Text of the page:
The cast of “Too Much Johnson” included several members of his Mercury troupe: Joseph Cotten, Arlene Francis, Howard Smith, Edgar Barrier, Mary Wickes and Welles’s wife at the time, Virginia Nicholson, billed under her stage name, Anna Stafford. The music was composed by Paul Bowles (who later wrote “The Sheltering Sky”); legend has it that an aspiring comedian named Judith Tuvim, later Judy Holliday, was one of the extras.
There are no heroes in “Too Much Johnson” — only a frantic womanizer from Yonkers named Augustus Billings (played by Cotten). Billings has been carrying on an extramarital indiscretion under the invented identity of the owner of a plantation in Cuba named Johnson — a figure who, inconveniently enough, actually exists, as Billings discovers when he arrives in Santiago, in the company of his wife (Nicholson), his mother-in-law (Wickes) and a jealous husband (Barrier).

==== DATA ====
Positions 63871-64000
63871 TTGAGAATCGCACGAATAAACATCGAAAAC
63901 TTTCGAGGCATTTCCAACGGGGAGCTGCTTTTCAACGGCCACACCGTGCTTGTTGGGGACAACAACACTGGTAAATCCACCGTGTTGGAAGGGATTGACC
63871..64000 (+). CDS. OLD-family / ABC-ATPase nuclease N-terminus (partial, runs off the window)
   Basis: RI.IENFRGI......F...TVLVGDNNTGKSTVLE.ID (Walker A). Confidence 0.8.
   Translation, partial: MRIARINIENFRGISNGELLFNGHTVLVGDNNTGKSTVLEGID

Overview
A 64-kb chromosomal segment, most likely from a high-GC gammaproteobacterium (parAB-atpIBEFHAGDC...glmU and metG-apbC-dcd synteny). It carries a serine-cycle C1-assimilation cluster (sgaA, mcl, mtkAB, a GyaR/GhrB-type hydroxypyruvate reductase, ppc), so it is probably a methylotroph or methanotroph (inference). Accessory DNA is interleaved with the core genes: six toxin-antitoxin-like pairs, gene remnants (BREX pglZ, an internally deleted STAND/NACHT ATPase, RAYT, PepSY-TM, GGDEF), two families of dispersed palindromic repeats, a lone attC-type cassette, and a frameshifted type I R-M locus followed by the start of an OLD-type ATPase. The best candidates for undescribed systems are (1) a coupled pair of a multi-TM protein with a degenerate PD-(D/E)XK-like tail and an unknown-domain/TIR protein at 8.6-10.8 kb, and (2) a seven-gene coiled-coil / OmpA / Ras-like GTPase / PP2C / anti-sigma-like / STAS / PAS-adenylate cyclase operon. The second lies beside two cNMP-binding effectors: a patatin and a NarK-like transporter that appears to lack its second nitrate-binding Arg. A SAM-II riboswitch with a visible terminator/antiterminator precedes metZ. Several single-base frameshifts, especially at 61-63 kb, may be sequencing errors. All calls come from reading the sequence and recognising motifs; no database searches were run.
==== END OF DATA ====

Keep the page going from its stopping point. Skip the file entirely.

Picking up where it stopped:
Each act of the play — written by the celebrated actor William Gillette as a vehicle for himself — was to begin with a film segment. The first (and most nearly completed in the rediscovered print) was a chase across Lower Manhattan shot in the style of a silent comedy, complete with Keystone Kop-like pursuers, a suffragist parade to barrel through and Cotten tottering on the edge of a skyscraper like Harold Lloyd in “Safety Last.”